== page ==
Aug 05 2018

The Breakfast Club (Slow version)

Welcome to The Breakfast Club! We’re a disorganized group of rebel lefties who hang out and chat if and when we’re not too hungover we’ve been bailed out we’re not too exhausted from last night’s (CENSORED) the caffeine kicks in. Join us every weekday morning at 9am (ET) and weekend morning at 10:30am (ET) to talk about current news and our boring lives and to make fun of LaEscapee! If we are ever running late, it’s PhilJD’s fault.

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AP’s Today in History for August 5th

Actress Marilyn Monroe dies; Cornerstone laid for the Statue of Liberty’s pedestal; ‘American Bandstand’ debuts on network TV; Actors Richard Burton and Alec Guinness die.

Breakfast Tune Banjo in the hollow – traditional slow version


Something to think about, Breakfast News & Blogs below

Lee Fang, Nick Surgey, The Intercept

THE 1ST CONGRESSIONAL District of Hawaii is about as far from Washington, D.C.’s pitched political battles as you can get — not typically seen as a national bellwether. Yet the race for the congressional district, centered in southern Oahu, is one of several competitive elections that has attracted the attention of big-money lobbyists seeking to influence the direction of American health care policy.

Hawaii’s 1st District seat, which was vacated by incumbent Democratic Rep. Colleen Hanabusa, who is running for governor, has attracted six serious candidates to the Democratic primary in this reliably blue district. According to documents obtained by The Intercept, at least three of the candidates took time out from their schedules to talk to a consultant dispatched by the Healthcare Leadership Council, a lobbying group that seeks to advance the goals of the largest players in the private health care industry.

Now, the 1st District candidates working with the Healthcare Leadership Council — former state Sen. Donna Mercado Kim, Hawaii Lt. Gov. Doug Chin, and Honolulu City Council Member Ernest Martin — are taking heat from their opponents for talking to an industry-friendly group, even as public opinion is increasingly rallying to positions opposed by giant health care companies.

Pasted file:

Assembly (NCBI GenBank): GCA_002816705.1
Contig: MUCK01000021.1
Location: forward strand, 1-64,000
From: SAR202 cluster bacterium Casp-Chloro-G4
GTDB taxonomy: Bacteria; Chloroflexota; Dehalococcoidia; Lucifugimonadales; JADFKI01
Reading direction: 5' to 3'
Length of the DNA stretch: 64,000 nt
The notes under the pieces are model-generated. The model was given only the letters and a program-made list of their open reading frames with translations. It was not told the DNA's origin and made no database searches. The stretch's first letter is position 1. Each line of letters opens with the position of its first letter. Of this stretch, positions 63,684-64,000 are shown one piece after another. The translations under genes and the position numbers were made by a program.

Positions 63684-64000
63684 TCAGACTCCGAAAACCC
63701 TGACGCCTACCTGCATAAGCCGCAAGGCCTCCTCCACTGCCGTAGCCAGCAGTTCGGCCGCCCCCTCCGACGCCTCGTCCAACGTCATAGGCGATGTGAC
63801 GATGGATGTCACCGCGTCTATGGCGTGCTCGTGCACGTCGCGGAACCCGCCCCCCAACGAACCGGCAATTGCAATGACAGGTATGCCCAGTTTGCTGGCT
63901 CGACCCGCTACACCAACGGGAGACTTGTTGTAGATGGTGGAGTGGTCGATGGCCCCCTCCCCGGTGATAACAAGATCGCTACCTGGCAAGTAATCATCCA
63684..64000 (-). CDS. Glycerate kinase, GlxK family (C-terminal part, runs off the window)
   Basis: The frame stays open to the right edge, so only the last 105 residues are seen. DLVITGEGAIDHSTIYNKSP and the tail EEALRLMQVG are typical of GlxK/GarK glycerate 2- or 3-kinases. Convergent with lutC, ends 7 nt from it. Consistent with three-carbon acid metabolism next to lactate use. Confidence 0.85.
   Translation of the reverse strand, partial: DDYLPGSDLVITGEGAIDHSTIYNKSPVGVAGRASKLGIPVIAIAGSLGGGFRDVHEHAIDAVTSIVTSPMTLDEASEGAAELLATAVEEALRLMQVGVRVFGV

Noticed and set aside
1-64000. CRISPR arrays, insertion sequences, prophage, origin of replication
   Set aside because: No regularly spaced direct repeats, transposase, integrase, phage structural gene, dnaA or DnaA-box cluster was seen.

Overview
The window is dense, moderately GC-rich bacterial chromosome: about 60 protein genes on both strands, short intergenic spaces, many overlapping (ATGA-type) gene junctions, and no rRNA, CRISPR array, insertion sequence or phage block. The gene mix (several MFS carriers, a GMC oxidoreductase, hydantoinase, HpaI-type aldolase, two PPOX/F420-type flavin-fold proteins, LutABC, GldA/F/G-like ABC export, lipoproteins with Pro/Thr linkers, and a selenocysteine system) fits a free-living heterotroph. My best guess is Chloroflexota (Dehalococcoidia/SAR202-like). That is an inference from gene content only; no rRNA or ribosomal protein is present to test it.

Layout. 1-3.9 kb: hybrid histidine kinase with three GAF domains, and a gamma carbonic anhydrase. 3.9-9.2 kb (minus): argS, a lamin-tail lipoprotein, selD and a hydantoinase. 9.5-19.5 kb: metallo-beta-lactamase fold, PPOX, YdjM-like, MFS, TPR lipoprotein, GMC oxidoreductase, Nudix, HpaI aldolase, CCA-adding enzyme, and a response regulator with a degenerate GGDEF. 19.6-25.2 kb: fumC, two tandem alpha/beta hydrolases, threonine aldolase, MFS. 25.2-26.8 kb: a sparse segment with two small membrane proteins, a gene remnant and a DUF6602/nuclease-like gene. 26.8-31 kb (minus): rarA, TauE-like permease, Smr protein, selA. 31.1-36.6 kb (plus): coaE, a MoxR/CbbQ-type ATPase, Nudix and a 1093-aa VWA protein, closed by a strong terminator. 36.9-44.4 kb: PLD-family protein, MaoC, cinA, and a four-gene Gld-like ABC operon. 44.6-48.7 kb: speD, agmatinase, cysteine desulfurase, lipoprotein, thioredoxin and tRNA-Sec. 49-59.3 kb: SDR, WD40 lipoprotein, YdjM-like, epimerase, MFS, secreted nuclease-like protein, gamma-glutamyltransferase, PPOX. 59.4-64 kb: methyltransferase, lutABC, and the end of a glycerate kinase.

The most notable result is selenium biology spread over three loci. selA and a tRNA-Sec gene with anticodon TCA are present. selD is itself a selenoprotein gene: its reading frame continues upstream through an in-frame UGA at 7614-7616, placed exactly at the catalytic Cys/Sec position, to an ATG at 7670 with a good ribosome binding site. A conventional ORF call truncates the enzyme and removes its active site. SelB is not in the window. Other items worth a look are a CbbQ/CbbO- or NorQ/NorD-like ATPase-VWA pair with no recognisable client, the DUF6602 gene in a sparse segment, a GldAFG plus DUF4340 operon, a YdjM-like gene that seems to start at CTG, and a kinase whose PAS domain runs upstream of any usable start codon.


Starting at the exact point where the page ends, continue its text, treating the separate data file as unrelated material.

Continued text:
“Democrats running in a primary election will say they support ‘Medicare for All,’ but what do they say to lobbyists behind the scenes?” said Kaniela Ing, a state lawmaker vying for the 1st District seat on a democratic socialist platform, warning of Democrats who make progressive promises when campaigning, but then work hand in hand with industries when in office. “We need health care champions, not puppets.”













Something to think about over coffee prozac

2 drivers cited for going too slow under Idaho’s new law

BOISE, Idaho (AP) — Idaho police are starting to enforce a new law targeting slow drivers using the passing lanes of highways.

Two drivers have been cited as of July 27 for driving too slowly in the passing lane since the law took effect July 1, the Idaho Press reported Monday.

Idaho State Police have given warnings to three other drivers.

Most people expect the general traffic to stay on the right lane and leave the left lanes open for passing, said Lt. Shawn Staley.

“If vehicles are moving slower, it can cause accidents and crashes,” he said.

The law doesn’t specify how much time it should take for slow cars to move over to the right lane. Staley expects it should be within a normal and reasonable time, as determined by troopers.

Drivers who hold up traffic by going below the speed limit in the left lane could face a $90 fine, Staley said.

“Guys will make traffic stops on it,” Staley said. “But it would have to be fairly egregious.”

State Rep. Lance Clow of Idaho Falls sponsored the bill. The Republican doesn’t expect state troopers to actively look for slow drivers, but said they have a new tool if needed.

The law also allows drivers to go 15 mph (24 kph) over the speed limit on a two-lane road to pass a vehicle going below the speed limit.

It does not apply to multilane highways or Interstate 84, Staley said.

Those driving the speed limit on the left lanes will not be fined even if they “impede” drivers who want to speed, Staley said.

“If you’re going the lawful rate of speed, another person shouldn’t push up behind you,” he said.

1 comment

  1. BobbyK

    Sunday Breakfast at The Stars Hollow Gazette

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